But that’s not quite right either, according to other interpreters of Jewish tradition. The Hebrews gathered at the foot of the mountain, they claim, heard only one word. Just one. The first word of the first sentence of the first of the Ten Commandments: anokh’i, “I am”. But, Kabbalists object, the people at Mount Sinai might have heard only a single letter. Just one: the first letter of the first word of the first sentence of the first of the commandments in the Decalogue. The Hebrews gathered at the foot of the mountain, they claim, including the generations of the deceased and the not yet born, heard only one sound, and it is really key, because the first letter of the word anokh’i is the aleph. And aleph is ... a silent letter!
So at Mount Sinai people gathered for the greatest revelation in all the history of the Jews and they heard: nothing. A silence. The greatest silence of all time, the silence that echoes around the world. A fine privilege for a chosen people, to have been the only ones invited to listen to ... nothing!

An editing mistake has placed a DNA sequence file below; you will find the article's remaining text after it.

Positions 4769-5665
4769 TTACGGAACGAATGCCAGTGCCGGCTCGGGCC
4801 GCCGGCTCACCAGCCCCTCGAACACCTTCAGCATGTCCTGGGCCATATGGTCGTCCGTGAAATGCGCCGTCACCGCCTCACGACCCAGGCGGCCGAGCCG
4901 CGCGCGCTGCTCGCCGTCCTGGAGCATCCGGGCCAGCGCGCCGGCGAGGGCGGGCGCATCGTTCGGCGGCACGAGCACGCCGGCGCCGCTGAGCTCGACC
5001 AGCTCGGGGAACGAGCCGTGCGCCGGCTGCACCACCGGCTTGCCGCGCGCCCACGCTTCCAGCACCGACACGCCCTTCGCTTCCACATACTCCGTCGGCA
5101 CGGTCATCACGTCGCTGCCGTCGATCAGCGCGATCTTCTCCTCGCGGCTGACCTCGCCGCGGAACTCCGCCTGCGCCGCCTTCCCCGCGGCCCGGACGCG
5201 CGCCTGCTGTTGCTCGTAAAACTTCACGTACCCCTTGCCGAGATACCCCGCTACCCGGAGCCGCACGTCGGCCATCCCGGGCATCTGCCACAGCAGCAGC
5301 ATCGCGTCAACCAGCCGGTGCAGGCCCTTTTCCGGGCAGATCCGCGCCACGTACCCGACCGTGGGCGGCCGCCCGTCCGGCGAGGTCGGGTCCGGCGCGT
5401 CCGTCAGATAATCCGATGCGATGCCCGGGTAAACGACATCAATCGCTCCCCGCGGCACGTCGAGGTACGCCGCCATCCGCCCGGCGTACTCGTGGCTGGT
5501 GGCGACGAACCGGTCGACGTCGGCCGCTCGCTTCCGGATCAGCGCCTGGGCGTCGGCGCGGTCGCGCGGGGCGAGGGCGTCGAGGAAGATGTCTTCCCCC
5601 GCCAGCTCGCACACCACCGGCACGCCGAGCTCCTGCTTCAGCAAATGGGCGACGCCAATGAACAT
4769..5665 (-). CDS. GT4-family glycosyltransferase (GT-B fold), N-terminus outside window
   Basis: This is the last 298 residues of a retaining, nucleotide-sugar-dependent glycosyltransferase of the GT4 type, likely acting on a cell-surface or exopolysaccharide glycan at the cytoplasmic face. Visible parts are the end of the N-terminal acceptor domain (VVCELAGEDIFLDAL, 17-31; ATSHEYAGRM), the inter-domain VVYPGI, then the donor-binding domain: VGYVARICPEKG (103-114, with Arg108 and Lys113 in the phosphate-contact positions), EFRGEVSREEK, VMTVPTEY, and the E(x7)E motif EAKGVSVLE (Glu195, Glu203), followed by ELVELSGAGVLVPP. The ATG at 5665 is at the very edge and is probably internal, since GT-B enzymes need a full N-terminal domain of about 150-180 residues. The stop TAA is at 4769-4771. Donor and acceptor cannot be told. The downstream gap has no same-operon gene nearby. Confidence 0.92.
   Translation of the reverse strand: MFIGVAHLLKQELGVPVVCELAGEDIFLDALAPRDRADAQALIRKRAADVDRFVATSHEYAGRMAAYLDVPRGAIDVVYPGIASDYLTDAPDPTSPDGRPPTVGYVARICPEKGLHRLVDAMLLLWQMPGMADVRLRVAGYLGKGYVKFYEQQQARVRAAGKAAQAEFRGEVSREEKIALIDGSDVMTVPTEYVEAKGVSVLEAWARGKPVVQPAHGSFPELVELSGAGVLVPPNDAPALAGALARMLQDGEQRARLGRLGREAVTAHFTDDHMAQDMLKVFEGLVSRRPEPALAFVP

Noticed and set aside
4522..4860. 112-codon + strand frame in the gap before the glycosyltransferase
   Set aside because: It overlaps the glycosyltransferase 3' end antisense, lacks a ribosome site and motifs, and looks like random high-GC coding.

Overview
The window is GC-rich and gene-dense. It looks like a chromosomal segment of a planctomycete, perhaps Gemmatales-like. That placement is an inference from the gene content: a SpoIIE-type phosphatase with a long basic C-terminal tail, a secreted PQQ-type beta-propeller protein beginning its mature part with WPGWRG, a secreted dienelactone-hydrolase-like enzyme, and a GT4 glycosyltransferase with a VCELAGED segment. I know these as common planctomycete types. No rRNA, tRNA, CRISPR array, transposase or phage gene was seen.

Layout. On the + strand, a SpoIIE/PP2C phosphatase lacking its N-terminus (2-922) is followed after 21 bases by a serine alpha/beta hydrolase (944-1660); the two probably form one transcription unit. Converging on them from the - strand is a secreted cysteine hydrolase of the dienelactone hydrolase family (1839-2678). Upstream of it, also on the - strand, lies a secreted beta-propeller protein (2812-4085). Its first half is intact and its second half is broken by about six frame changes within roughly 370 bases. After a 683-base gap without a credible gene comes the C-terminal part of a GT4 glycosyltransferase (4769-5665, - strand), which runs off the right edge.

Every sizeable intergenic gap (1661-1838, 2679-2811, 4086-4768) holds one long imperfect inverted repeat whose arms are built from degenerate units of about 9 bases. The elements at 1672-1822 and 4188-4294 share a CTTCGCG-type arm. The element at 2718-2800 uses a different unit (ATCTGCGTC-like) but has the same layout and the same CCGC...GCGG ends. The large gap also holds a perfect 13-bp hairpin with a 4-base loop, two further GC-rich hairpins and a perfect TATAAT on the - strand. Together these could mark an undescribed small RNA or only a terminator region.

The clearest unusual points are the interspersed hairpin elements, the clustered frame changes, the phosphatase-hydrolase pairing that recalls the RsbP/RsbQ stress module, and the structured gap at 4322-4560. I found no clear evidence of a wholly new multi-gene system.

All the same, says Gershom Scholem, a great master of Jewish mysticism, the aleph is not completely silent: “In Hebrew, the consonant aleph represents nothing more than the position taken by the larynx when a word begins with a vowel. Thus the aleph may be said to denote the source of all articulate sound …” Put this way, the revelation at Mount Sinai was neither a sound nor a silence, but a potential sound, a word not yet articulated. So, at the beginning, in an indeterminate place that belongs to no one, where all the generations can be gathered together and united, an indeterminate gift was made to the Hebrews: the seed of all that could ever be said. The starting point was the revelation of the infinite potential of language and interpretation, of the residue of speech. The unsaid thus returns to Mount Sinai all who adhere to the continuity of the word, who know that the word comes from him, from an Other who is far greater than they can be.
In short, revelation says that “everything” has not been said. That lies at the root of the chosen status of the Jews and of the hatred it arouses. People have never stopped asking Jews: why do you keep the Word to yourselves? Why have you not wished to share it? Why were you the first to receive it and to do so like miserly Jews, on your own?